Students offer input to Dijkgraaf

Robbert Dijkgraaf’s meeting with students yesterday concluded with a ‘Speak out’ session in the auditorium of one of the buildings of Summa College. The Education Minister invitingly told the nearly one hundred students from TU/e, Fontys and Summa to: “Speak freely, what do you want to ask me and what do you want to bring to my attention?”

photo Leonie Voets

With the exception of a few, the topics raised by the students are predictable. Housing, the upscaling plans, protests against cooperation with the fossil industry, transparency with regard to the flow of funds, the basic grant, equal treatment of students in secondary vocational education (mbo), higher vocational education (hbo) and research-oriented higher education (wo), and bus schedules are discussed during the last hour of what has been a very busy day for the minister.

TU/e-student Yuri Copal, a member of ONS, wants to know whether the minister thinks that the participation body has enough resources to adequately monitor whether the billion in advanced study funds will be put to the right use. And above all: What can be improved in this regard? Dijkgraaf: “In theory, it’s a fine system, but the ministry should perhaps urge Executive Boards to spend the funds wisely. The University Council may also demand more.” Copal thinks this is a vague answer. “More and more is expected of the University Council, even though they only get eight hours a week. I didn’t hear any solution and it wasn’t an answer to my question,” he says afterwards.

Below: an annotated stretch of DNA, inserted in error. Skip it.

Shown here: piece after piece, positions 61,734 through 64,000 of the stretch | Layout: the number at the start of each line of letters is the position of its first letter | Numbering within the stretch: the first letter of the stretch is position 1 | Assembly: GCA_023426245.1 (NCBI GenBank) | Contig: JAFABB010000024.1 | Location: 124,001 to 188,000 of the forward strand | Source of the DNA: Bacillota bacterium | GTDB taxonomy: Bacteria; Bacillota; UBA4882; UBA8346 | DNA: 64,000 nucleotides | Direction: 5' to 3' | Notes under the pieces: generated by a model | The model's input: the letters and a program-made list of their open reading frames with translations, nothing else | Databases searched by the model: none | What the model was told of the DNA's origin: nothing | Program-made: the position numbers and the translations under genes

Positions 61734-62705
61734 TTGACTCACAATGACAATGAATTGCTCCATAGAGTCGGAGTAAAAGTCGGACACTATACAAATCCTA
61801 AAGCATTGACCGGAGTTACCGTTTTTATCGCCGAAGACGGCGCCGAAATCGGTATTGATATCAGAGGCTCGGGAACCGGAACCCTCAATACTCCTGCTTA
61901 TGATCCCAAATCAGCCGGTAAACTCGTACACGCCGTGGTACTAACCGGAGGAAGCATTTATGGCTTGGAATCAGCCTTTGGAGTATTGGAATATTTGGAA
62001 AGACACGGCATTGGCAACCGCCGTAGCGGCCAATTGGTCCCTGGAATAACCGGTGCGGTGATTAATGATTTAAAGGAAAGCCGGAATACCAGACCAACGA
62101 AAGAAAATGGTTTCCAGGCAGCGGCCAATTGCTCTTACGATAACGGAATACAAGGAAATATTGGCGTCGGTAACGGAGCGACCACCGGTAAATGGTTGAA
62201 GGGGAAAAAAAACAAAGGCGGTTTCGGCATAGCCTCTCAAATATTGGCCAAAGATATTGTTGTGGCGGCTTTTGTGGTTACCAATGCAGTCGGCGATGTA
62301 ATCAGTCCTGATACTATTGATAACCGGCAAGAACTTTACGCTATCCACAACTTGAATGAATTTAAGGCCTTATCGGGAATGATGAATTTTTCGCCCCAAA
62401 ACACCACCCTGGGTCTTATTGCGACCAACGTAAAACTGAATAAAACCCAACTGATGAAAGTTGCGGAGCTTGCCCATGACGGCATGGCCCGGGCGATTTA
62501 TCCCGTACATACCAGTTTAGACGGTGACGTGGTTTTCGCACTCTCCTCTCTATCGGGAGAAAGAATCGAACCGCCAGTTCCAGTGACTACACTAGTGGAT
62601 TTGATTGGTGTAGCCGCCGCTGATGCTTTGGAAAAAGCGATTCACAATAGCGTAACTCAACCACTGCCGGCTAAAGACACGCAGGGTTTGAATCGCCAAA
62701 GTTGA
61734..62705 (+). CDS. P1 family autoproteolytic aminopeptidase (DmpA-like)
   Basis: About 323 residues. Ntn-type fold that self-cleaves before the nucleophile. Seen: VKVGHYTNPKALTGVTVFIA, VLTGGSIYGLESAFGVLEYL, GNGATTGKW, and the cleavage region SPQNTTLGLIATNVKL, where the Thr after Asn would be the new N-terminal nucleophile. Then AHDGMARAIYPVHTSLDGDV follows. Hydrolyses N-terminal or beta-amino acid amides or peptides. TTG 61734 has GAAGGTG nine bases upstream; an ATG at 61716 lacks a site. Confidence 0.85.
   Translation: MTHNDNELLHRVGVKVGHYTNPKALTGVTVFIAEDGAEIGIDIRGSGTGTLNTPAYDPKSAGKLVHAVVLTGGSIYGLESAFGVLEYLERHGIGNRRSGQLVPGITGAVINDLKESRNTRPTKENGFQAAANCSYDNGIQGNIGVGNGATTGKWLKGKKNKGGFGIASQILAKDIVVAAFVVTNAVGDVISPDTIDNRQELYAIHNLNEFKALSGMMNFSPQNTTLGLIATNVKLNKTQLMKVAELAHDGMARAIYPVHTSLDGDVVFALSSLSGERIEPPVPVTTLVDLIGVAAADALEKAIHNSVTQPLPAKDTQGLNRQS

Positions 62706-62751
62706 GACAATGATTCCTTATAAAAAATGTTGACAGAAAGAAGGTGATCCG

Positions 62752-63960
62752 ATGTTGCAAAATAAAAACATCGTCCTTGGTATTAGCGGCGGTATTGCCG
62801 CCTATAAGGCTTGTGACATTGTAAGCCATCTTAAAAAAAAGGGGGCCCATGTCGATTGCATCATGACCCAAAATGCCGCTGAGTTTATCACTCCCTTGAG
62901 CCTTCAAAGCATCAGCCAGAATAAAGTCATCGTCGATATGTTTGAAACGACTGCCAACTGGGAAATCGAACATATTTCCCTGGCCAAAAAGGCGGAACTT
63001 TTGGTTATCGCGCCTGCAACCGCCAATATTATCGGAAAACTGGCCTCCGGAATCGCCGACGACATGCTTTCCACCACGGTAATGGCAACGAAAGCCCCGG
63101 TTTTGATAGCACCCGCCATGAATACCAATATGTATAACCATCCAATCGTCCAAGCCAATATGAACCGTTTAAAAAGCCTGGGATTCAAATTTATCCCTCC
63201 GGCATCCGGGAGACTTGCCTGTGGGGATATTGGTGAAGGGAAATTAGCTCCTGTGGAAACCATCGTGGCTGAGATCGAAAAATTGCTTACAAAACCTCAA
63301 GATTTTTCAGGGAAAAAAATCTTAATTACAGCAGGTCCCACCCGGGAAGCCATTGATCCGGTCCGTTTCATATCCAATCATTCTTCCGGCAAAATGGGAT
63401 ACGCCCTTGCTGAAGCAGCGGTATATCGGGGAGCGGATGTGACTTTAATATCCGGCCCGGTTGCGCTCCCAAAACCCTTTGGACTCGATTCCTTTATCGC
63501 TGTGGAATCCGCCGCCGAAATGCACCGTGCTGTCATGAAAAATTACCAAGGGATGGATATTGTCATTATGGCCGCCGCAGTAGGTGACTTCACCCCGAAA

Discrimination in secondary vocational education

A student in secondary vocational education is shown more sympathy by the minister. “As a student in secondary vocational education in Eindhoven, I’m not allowed to attend the Intro or play tennis at the Student Sports Center. What can you do about that?” It is essentially a form of discrimination, thinks Dijkgraaf. “It’s ridiculous, it seems to be discrimination based on education level. What I can do is call for all students to be treated equally. It’s a point of principle; why can students build a solar car together but not play sports together?”

TU/e student Julius Wildenburg wants to add a few words about the similarities and differences between higher vocational education and research-oriented higher education. “Higher vocational education is becoming more theoretical and research-oriented higher education more practical. This gap is getting smaller and the one between secondary and higher vocational education is getting bigger,” he says. Dijkgraaf replies: “That’s a development of recent years. As far as I’m concerned, higher vocational education can stop ‘playing university’. All institutions should do what they’re best at. There should be no competition. Know your strengths and stick to your own role. That way, you avoid overlap in work.”

“Support us”

Lucas van Bentum, EE student at TU/e, brings up climate change. “You’ve seen that TU/e’s boardroom has been occupied. As minister, what can you do to support the protesting students?” Dijkgraaf starts with a compliment towards the students. “You see certain things more clearly than we do; the protests are a good thing. Thinking about what companies you want to work with as an institution is something that happens all over the world. But it's not up to me to approve or disapprove of partnerships. That's up to universities to decide for themselves.”

Afterwards, Van Bentum expresses his disappointment with the response. “It actually reflects the hopeless feeling that the minister doesn’t support us in our mission.”

Still, Dijkgraaf concludes Question Time by saying how incredibly useful he found this Speak Out meeting. “The ministry is listening to you. There were as many as ten people from the ministry who came along with me today. We're taking the input back with us to The Hague.”

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